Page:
Engineers Suspect Foam Hit Shuttle Wing During Liftoff

ByABC News
July 28, 2005, 7:04 PM

July 28, 2005 — -- NASA analysts suspect at least one piece of foam insulation did in fact hit the wing of the space shuttle Discovery as it took off on Tuesday, ABC News has learned.

Engineers had believed that the foam did not strike Discovery, but new analysis has led them to suspect at least one small piece of foam did hit the shuttle's wing, leaving what engineers described as a scuff mark.

Video taken of Discovery's liftoff on Tuesday showed a piece of foam broke away from the fuel tank but then fell clear of the craft without striking it. Foam debris damaged the tiles of the shuttle Columbia on its ill-fated final journey in 2003.

NASA officials have scoured Discovery's tiles over the past two days to see if its thermal tiles were damaged on launch.

"The initial report was that it looks extremely good and we don't have anything to worry about on Discovery," flight operations manager John Shannon said today. Officials cautioned that they had not yet finished their inspections.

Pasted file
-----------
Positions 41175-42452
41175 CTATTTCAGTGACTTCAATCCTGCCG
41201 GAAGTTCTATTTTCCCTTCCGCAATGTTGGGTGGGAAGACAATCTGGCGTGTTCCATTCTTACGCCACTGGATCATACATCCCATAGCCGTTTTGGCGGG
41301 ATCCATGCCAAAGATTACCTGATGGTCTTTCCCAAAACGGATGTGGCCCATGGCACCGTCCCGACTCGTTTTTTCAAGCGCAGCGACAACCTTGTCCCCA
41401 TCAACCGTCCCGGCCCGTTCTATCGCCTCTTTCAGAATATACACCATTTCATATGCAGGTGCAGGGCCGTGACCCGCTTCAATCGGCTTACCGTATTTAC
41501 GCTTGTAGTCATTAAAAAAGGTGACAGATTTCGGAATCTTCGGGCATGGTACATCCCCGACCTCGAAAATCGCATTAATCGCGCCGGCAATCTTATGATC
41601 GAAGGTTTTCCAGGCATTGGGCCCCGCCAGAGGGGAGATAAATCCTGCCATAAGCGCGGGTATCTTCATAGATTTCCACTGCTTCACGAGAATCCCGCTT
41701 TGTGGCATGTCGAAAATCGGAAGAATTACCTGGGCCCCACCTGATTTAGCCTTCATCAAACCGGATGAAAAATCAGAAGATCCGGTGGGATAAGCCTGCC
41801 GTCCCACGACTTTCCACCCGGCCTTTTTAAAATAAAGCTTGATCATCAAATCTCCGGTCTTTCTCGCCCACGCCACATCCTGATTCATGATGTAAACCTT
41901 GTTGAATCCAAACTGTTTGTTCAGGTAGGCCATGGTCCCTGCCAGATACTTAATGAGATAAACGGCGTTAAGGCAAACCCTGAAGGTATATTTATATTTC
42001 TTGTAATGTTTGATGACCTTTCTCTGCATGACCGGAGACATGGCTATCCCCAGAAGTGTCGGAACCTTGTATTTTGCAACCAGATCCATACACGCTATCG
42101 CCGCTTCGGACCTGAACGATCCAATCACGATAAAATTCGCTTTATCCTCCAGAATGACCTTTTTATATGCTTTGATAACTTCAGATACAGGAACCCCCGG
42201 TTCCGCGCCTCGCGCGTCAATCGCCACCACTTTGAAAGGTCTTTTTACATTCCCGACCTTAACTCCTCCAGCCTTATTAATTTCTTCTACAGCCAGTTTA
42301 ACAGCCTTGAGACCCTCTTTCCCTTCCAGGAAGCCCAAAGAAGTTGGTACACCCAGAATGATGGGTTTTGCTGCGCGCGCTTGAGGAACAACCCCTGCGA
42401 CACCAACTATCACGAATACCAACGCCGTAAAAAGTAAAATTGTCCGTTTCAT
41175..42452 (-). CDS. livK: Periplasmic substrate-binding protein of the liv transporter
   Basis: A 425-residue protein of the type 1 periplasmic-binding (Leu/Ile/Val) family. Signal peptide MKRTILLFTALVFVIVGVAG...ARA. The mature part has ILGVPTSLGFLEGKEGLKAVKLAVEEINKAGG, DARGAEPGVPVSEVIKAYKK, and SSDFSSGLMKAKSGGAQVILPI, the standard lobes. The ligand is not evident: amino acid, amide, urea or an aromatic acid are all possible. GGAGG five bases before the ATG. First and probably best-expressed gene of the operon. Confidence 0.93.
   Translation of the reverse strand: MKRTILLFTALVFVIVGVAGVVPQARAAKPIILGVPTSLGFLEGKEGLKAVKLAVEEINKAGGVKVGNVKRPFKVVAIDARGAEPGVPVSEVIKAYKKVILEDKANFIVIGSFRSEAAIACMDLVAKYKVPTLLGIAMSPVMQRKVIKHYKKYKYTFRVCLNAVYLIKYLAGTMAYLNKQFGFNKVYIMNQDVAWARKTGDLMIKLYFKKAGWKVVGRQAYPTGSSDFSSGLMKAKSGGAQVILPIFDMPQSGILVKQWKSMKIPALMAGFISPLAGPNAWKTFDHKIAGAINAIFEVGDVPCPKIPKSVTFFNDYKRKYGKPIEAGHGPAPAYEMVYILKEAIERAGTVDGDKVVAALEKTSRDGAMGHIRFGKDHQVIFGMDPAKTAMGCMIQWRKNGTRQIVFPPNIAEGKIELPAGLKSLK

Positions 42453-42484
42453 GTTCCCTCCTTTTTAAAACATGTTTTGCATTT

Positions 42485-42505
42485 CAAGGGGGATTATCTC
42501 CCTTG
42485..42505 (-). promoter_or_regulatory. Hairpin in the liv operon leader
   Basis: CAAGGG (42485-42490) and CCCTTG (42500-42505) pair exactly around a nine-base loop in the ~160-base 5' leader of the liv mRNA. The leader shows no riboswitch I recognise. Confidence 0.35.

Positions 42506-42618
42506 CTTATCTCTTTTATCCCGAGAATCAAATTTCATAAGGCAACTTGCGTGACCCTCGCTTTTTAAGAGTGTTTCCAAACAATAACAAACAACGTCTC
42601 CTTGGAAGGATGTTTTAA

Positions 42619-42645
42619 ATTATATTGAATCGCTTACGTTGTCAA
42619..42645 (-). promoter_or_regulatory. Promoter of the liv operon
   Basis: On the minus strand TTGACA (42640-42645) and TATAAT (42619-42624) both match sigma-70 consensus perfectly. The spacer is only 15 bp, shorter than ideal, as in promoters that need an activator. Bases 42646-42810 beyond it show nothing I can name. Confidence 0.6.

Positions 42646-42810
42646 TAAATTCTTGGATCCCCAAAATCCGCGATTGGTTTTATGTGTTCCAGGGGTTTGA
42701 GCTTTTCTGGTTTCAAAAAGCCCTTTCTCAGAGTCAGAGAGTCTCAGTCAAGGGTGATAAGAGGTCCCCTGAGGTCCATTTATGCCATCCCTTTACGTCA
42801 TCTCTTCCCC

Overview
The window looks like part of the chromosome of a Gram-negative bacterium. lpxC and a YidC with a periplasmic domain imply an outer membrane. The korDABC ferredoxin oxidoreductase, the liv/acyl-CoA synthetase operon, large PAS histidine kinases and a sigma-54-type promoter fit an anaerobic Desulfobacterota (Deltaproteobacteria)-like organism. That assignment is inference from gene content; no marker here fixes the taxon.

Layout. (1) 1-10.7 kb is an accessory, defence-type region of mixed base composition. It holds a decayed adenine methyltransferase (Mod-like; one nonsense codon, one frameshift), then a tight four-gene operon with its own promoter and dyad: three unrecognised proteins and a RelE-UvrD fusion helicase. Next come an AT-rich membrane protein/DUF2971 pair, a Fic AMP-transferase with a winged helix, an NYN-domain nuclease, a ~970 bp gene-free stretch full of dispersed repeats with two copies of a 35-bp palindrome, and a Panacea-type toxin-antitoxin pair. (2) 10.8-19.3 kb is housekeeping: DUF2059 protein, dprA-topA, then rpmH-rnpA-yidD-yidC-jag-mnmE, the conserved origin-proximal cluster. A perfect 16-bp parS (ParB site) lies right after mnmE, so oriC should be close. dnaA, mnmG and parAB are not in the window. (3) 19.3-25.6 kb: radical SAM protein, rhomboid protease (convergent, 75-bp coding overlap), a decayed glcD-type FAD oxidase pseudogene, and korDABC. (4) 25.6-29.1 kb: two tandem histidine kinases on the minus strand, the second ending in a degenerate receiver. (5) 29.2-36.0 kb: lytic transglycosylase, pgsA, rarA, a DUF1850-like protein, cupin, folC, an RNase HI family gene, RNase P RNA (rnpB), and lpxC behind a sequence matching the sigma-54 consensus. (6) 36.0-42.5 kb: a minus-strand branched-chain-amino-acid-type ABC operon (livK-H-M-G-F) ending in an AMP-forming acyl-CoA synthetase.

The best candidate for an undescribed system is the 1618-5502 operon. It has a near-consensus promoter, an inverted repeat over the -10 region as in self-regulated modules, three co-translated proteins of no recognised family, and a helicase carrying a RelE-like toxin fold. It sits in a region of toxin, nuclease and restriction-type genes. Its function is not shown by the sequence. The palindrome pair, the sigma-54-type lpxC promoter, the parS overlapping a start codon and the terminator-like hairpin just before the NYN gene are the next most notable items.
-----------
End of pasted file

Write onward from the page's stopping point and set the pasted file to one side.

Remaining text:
The shuttle program was grounded Wednesday after NASA first concluded that fragments of insulation foam had fallen off during Discovery's launch. Despite spending $100 million on upgrading the foam insulation around Discovery's external fuel tank, NASA reluctantly admitted they had not solved the problem.

But the Discovery crew's remained focused on its mission. Before docking with the International Space Station earlier today, the shuttle performed an unprecedented back-flip maneuver, so its belly could be photographed for signs of damage.

ABC News' Gina Sunseri and Eric Horng contributed to this report